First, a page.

In 2013, responding to research showing that abortions provided by nurse practitioners and midwives are safe, Brown signed a law giving those groups authority to offer abortion services. Brown has also signed off on three provisions to make it easier for women to get birth control: Letting pharmacists dispense it without a doctor’s prescription, requiring that health care plans cover contraception without a co-pay, and allowing women to get a full year’s worth of birth-control pills at a time.

These policies were already in place before Trump’s election, but they are all the more necessary now that the president is backing conservative efforts to make contraception more expensive and harder to get. It has also helped create a model for progressive cities and states to resist reactionary policies pushed by the federal government, which is already inspiring Democrats in other states. Chicago, for instance, is also suing the federal government over the threat to sanctuary cities.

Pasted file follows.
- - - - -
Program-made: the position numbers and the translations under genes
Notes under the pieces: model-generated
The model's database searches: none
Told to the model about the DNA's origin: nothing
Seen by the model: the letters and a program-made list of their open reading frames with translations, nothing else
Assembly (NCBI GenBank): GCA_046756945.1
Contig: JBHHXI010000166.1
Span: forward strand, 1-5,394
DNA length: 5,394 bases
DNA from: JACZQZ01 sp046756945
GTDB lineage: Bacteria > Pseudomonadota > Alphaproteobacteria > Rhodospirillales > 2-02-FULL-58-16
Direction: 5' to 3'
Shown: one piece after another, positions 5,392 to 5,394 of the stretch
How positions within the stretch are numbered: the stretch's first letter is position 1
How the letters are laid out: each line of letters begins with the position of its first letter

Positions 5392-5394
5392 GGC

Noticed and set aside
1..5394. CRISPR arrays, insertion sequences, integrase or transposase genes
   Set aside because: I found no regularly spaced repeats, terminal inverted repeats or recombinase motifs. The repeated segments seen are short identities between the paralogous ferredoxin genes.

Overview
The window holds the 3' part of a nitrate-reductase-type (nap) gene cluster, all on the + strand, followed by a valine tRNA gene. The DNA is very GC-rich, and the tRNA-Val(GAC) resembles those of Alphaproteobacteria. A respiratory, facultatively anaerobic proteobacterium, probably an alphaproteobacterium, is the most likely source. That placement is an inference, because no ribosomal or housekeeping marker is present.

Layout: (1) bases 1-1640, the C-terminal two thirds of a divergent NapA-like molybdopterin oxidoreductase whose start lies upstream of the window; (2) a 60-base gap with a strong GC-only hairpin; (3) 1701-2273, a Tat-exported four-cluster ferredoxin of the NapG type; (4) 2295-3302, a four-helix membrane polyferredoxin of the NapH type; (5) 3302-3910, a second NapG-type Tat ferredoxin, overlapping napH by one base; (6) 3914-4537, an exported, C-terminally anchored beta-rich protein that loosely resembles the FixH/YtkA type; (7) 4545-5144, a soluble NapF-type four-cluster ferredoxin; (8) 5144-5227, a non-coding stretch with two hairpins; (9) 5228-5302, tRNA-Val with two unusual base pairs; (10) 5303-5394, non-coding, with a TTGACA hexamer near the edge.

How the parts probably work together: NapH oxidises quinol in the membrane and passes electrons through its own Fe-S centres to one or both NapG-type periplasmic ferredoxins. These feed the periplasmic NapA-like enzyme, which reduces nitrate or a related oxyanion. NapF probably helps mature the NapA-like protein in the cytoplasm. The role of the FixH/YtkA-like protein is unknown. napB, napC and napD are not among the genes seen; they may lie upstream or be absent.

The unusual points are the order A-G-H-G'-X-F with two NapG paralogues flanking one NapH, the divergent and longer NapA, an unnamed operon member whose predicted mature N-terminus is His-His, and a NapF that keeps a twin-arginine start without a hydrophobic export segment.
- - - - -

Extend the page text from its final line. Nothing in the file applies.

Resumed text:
There’s a deep philosophical irony here, because for decades now conservatives have claimed they wanted to reduce the power of the federal government and hand more decision-making authority to the states. That was always a disingenuous pose, of course. This conservative “principle” was largely invented to justify state resistance to Supreme Court decisions and federal legislation legalizing abortion, desegregating schools and protecting voting rights.

Still, it’s nice to see states like California calling the Republican bluff and showing that their supposed devotion to “small government” dries up the second states and cities move to protect human rights, instead of to attack them. Trump’s attorney general, Jeff Sessions, has always held himself out to be a small-government conservative, for instance. But his reaction to state and local officials who claim the power to set law enforcement priorities for themselves has been to accuse those officials of being law-breakers. This hypocrisy is already obvious, and it may soon be exposed in court.